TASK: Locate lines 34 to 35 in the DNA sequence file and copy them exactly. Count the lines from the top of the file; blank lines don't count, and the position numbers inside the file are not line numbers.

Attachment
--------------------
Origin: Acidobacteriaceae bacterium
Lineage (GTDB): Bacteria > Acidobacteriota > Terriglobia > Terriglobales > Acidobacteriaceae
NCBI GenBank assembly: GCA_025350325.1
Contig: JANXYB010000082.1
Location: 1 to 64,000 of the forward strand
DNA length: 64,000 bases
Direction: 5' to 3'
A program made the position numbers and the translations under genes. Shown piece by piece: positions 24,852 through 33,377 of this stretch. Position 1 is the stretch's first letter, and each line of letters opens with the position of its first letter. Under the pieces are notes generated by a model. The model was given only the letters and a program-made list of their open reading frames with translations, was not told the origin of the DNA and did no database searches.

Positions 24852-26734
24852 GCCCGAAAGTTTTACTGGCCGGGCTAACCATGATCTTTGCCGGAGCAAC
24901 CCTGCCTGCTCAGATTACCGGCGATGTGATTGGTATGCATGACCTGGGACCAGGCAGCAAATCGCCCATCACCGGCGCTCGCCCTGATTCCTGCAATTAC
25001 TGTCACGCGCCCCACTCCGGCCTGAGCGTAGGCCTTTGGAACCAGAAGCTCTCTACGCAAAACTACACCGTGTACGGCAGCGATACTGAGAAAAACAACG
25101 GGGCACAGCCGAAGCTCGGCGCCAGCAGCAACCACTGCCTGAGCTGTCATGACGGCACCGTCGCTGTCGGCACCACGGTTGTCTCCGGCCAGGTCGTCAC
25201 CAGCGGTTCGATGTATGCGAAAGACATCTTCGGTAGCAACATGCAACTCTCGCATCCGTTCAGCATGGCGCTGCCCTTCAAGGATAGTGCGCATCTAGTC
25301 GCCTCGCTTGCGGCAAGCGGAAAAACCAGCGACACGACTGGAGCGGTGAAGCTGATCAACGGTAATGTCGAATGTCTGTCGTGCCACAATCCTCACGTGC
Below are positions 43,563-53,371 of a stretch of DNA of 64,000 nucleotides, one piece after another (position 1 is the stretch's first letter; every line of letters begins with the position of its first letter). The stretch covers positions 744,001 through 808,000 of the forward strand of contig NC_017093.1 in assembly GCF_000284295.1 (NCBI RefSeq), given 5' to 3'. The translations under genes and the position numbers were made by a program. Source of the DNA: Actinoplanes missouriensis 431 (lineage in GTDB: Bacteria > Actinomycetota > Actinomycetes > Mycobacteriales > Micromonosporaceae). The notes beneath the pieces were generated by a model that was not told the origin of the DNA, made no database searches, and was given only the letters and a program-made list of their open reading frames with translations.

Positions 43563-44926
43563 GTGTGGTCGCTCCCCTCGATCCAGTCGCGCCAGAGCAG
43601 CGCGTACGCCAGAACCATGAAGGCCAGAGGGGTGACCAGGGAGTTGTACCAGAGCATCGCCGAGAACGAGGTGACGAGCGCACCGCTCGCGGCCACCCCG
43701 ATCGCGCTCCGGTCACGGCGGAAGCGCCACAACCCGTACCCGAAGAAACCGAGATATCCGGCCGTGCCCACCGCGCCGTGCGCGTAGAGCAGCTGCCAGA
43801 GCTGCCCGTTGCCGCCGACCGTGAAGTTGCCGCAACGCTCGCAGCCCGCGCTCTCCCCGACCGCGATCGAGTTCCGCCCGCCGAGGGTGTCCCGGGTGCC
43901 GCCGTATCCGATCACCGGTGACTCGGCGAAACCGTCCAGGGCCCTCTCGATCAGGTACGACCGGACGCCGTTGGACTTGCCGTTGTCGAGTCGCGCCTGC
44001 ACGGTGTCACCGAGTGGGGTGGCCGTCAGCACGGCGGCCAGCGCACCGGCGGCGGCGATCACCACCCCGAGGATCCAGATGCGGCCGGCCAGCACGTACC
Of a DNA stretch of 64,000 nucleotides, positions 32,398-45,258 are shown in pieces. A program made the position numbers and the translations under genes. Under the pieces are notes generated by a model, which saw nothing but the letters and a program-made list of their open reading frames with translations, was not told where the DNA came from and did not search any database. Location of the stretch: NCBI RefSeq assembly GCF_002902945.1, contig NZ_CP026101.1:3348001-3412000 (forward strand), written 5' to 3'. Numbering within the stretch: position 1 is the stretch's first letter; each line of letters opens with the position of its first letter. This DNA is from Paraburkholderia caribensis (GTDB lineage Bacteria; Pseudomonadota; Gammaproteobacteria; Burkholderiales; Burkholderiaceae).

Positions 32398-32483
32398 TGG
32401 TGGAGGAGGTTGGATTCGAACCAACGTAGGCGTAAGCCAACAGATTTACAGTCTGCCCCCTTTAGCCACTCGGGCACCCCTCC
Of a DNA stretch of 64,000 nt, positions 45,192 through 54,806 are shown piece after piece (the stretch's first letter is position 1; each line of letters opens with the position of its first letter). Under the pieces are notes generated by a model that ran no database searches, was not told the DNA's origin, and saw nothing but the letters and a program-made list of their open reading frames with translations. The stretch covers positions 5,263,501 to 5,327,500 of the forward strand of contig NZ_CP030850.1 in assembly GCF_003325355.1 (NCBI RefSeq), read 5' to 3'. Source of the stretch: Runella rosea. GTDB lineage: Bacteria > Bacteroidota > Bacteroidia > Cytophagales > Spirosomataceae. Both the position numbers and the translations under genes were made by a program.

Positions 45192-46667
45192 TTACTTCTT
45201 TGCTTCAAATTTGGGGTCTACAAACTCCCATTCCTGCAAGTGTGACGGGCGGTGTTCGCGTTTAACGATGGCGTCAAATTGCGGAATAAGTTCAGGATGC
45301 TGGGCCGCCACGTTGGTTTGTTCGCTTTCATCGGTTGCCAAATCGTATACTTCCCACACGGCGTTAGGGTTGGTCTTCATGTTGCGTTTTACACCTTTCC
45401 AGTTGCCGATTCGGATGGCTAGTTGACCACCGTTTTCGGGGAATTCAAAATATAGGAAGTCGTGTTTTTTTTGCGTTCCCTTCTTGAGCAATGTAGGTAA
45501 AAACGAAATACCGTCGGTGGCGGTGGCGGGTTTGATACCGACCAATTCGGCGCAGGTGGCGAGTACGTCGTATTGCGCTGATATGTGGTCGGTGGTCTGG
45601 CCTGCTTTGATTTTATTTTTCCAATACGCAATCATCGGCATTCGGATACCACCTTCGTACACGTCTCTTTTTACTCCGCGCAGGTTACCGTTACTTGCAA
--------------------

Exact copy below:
45501 AAACGAAATACCGTCGGTGGCGGTGGCGGGTTTGATACCGACCAATTCGGCGCAGGTGGCGAGTACGTCGTATTGCGCTGATATGTGGTCGGTGGTCTGG
45601 CCTGCTTTGATTTTATTTTTCCAATACGCAATCATCGGCATTCGGATACCACCTTCGTACACGTCTCTTTTTACTCCGCGCAGGTTACCGTTACTTGCAA